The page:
Saturday, 2 June 2012

Infertility is not ok

It’s not ok.

You can’t convince me otherwise.

 “A friend of my sisters hairdresser got pregnant after 8 years, isn’t that amazing? Don’t you think it’s amazing…?”

Gorging on my need to please, to not embarrass the other I agree, politely, “That IS amazing, how old is the child now? How lovely!”

 Later I count the day of the month, the day of her cycle, the days until we next try, the years we have been trying and wonder how many times we must have “tried”.

Its nearly 600.  Others are always so curious to know but daren’t ever ask, so there it is, nearly 600.

600 is not ok.   Infertility is not ok.


Living with and through(unexplained) infertility is not ok.  That isn’t to say that they aren’t worse things to suffer, because there are, and it isn’t to say that life becomes pointless, because it doesn’t.  But still, its not ok.

After 10 years I am not depressed as such, I do have a hope and an excitement for the future but just now things are a little harder.  My “normal” just isn’t antwhere as buoyant as it used to be.

For me where we are very much at the end of this journey to conceive (ttc) I am daily challenged by looking back at the last 10 years trying to work out what the heck it was all about (angry), to grieve in the now for the child we might never meet and the miscarriage we suffered (sad), whilst also adjusting to a potential future without children (insecure).  Dependant on the day, life is lived through one of these filters.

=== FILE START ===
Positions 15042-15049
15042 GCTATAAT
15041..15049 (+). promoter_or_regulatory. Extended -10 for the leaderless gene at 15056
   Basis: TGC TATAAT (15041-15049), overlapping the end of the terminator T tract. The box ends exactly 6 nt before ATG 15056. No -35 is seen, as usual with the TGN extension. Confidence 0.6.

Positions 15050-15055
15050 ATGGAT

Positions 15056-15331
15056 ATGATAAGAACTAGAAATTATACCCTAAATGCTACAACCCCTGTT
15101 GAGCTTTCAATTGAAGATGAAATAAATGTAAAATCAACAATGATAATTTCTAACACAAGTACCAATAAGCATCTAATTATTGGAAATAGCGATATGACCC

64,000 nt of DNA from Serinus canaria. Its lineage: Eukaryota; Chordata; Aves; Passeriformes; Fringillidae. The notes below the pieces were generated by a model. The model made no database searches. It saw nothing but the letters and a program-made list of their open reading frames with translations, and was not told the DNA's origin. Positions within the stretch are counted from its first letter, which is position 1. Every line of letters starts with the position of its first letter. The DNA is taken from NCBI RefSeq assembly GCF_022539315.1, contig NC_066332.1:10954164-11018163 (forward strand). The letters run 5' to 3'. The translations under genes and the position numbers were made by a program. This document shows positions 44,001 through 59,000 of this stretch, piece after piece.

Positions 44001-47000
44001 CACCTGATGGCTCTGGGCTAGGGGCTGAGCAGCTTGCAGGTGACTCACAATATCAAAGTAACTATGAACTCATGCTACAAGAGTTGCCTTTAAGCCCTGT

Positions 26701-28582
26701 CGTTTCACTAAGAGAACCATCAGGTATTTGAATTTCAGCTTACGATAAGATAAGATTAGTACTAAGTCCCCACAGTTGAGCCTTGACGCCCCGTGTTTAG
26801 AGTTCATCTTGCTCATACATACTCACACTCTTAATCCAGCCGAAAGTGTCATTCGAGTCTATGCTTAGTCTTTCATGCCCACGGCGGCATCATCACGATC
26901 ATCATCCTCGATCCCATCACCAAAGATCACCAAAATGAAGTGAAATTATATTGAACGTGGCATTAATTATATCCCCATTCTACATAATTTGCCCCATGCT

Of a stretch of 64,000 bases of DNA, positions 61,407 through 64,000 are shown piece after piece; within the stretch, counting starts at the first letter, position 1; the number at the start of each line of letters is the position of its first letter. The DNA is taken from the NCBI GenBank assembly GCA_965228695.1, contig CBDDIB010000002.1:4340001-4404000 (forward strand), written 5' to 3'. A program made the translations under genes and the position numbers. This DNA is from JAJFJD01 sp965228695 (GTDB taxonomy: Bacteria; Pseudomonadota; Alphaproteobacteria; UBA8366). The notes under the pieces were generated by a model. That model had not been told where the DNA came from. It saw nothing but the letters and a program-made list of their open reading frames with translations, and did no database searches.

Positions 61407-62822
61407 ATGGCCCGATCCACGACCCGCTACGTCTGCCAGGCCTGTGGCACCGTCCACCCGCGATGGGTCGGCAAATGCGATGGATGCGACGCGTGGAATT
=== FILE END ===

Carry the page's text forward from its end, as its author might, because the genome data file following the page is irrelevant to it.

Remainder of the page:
Going through life feeling either angry sad or insecure undoubtedly impacts my daily outlook.  It requires courage and commitment to choose to look ahead and not give up on yourself. 

Life carries on with or without you and there may come a point at which you look around and realise that in fact it moved on without you.  This moment came for me about 6-12 months ago.  I was shocked that we had only one or two friends who didn’t now have children or by how many people we had simply drifted out of contact with, I was shocked to realise my first nephew was going to Senior School.  Life had moved on. 

Somewhere in the fog I had been left behind sitting on the kerb, frankly unable, and perhaps unwilling, to keep moving on.

This moment brought home the reality that to pick myself up, and keep myself up, I would have to live a disciplined life.  Daily I would have to choose to be in touch with my feelings and the consequential impact they were having particularly on my relationships with others. 

Life with infertility has introduced a level of self-analysis and awareness that most don’t have to employ in order to function.  Infertility has slowed life down, I don’t have the capacity for other people that I used to and I now feel a pressure to appear positive and engaging when I do venture out in case my innate sense of vulnerability is sniffed out.

After 10 years I have concluded that infertility is not OK.  It does not feel in any way pleasant and I have not enjoyed any part of it.  Infertility is a silent thief, it is undermining and belittling.  It is not ok.

However, I have also learned after 10 years that I need not be afraid of eyeballing the lows and taking them head on, these are not the real enemy.  The real enemy comes in the form of a creeping sense of self pity.  This, whilst inevitable and entirely understandable, I find corrosive.  It is the rust that seizes up your joints, that quietly grinds you to a halt until you awake one day and realise that you can’t remember when you last laughed out loud.  My creeping shadow of self pity must be kept at bay through discipline and a keen sense of proportion - and a helpful dose of hugs from my DW and the occasional prod in the ribs!

It’s not ok but we will survive it and we will find our “new normal”.  In the early years I was determined not to be defined by our infertility.  Since, and with time I now appreciate that whilst it won’t define me (unless I let it) it will shape me, but maybe I have a choice as to the shape.

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